By Alexis Soloski
By Molly Grogan
By R. C. Baker
By Christian Viveros-Fauné
By Alexis Soloski
By Alexis Soloski
By Lilly Lampe
Still, even as you're aware of these serious shortcomings, you can't help admiring the freedom of imagination behind the no-holds-barred images. Shepard has many imitators, but no one to match his cunning psychological expressionism and comedic ruthlessness. If only he could have found a way to discipline his ungainly vision within the stubborn demands of drama. But he's never been one to cramp his liberated style.
Distantly related to the dizzying improvisations of Shepard's earliest work, though more akin to the collision-style theater of the Wooster Group, the Collapsable Giraffe test the boundary between creativity and chaos. As the strange spelling of their name attests, they have no affection for conventional grammar. Fearless in their anarchic assault, the company either doesn't care about the rules or hasn't yet heard of any. Their last show, Bend Your Mind Offa co-production with Brooklyn compatriots Radioholewas rumored to have even challenged Giuliani's anti-sex laws. Ironically, their unpatrolled chaos makes it impossible to accuse Collapsable of wanton sensationalism. In the hermetic world of their Williamsburg garage, there's a noble democracy of perversion.
Witch Mountain, Black Tarantula
By Collapsable Giraffe
146 Metropolitan Avenue, Brooklyn
Witch Mountain, Black Tarantulabegins with an invitation from a mustachioed young woman to grab a cold Bud and a cushion for the wooden bleachers. A relaxed, "we're-all-one-big-hipster-family" sensibility dominates. Actors drink and chat among themselves, aware of the audience, though completely natural about their unnaturally watched situation. The hush prior to the performance proper includes a good deal of giggling from cast members perched on a peripheral ledge. Microphone checks, staging cues, and the few necessary props are delivered with absolute transparency. The "total fictional lie" of theater, to borrow a phrase from the like-minded experimental troupe Elevator Repair Service, dissolves into a generalized uncertainty about the real and the artificially arranged.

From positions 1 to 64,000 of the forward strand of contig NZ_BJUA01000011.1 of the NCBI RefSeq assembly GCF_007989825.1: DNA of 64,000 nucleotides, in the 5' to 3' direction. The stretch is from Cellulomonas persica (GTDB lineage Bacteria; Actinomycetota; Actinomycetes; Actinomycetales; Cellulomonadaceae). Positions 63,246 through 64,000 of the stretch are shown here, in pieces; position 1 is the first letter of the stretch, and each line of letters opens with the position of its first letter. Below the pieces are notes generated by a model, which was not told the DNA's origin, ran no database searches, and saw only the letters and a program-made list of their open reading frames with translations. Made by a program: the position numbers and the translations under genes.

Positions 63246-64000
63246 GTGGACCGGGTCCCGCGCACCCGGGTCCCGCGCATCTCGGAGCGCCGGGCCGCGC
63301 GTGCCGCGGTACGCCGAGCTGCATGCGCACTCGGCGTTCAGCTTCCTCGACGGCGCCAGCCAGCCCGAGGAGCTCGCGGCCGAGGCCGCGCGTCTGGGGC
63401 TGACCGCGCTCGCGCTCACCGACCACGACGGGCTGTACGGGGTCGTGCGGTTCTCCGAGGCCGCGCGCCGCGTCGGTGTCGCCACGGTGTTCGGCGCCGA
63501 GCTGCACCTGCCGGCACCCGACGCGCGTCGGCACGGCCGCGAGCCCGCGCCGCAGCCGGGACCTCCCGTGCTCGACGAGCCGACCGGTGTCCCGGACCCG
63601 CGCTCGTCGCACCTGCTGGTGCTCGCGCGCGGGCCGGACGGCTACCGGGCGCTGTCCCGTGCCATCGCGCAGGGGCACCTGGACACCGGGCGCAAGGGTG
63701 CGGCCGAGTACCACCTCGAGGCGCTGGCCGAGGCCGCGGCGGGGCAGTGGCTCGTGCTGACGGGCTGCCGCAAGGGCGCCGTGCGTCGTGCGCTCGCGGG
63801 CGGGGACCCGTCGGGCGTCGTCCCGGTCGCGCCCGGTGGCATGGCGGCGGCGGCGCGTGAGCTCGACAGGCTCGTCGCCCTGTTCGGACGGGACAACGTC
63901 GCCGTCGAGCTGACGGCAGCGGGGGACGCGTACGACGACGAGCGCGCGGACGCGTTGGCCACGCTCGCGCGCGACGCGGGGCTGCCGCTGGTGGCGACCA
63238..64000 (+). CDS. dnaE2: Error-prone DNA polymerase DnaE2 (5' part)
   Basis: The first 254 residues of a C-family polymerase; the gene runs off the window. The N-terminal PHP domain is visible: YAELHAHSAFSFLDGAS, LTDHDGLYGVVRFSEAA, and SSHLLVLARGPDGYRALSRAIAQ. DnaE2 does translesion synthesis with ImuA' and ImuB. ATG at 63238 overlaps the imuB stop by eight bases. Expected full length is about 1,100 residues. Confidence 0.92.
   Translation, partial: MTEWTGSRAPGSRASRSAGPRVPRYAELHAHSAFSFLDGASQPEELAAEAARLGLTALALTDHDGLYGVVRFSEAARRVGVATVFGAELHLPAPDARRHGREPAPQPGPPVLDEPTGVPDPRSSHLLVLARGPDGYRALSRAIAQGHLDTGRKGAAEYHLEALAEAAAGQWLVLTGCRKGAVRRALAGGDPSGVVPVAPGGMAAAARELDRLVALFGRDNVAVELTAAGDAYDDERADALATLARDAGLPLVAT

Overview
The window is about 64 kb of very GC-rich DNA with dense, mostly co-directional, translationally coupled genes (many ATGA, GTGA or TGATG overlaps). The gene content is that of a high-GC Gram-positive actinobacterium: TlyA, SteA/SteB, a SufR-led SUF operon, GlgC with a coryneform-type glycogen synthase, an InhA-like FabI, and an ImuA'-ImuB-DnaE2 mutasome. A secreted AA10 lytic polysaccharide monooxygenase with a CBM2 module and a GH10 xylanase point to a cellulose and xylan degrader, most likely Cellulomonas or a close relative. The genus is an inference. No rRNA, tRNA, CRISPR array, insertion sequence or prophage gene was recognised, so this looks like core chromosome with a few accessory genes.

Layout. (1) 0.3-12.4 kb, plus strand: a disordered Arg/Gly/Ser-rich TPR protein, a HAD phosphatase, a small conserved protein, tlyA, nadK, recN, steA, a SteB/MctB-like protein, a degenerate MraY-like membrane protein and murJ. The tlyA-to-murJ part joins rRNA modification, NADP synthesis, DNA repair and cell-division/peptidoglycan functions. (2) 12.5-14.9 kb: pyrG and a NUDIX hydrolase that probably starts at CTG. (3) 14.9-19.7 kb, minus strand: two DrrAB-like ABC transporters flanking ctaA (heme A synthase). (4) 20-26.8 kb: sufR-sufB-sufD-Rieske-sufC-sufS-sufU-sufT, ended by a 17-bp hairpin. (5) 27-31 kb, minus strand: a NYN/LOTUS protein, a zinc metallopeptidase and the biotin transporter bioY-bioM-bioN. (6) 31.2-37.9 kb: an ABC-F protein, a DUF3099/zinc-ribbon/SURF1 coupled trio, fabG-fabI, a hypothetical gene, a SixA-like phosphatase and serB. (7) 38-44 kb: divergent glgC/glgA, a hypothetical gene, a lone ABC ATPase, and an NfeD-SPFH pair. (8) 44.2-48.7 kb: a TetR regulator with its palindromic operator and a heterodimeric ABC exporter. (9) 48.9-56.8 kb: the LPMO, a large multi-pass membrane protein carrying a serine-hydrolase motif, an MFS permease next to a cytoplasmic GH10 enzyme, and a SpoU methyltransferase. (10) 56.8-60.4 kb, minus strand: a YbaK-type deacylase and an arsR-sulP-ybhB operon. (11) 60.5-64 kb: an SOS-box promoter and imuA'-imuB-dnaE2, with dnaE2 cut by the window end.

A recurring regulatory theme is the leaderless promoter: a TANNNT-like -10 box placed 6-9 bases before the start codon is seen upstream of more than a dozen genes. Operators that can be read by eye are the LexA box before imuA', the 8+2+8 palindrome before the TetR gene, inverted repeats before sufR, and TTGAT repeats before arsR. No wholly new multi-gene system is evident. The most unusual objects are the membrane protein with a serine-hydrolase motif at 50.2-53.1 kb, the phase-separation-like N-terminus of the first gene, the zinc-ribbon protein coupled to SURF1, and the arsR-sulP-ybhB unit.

Much of the production's ingenuity centers on constructing the freewheeling theatrical environment. The stage action itself can be described as fragmented, anti-narrative, and mischievously self-parodying. Nothing is taken too seriously, though the actors commit to their individual moments with goofball intensity. Mad scientist Dr. Deranian (Eric Dyer) painstakingly teaches human speech to a grunting surfing creature (Chet Mazur). Later, the doctor runs experiments on Tia (Makeda Christodoulos) and Toni (Liz Vacco), two young girls with telepathic powers who are forced to stare directly into a "dream machine" and contemplate sex with their new uncle. Intermittently, Pussy (Amy Huggans) and Silver (Wyckham Avery), two bare-chested lesbian pirates, lead the gang in raucous musical numbers, whose brazen choreography flaunts all kinds of masturbatory maneuvers.
At a nearby watering hole after the show, a graduate student acquaintance commented on the interweaving of Disney and Kathy Acker. Academic sleuthing, however, is strictly extracurricular. Staying in the theatrical present without becoming hypnotized into an indifferent vacancy remains the audience's biggest challenge. Needless to say, an aesthetic strategy that esteems awkward transitions, frequent interruptions, and attention that's onerously self-regulating isn't for everyone. Understandably, some may complain that the lighting and sound design demonstrate far greater artistry than the writing. (The program lists a "text wrangler," which perhaps tells the whole, sloppy postmodern story.) But those made impatient by the downtown avant-garde's insular madness can while away the evening with the help of free beer and their own daft musings.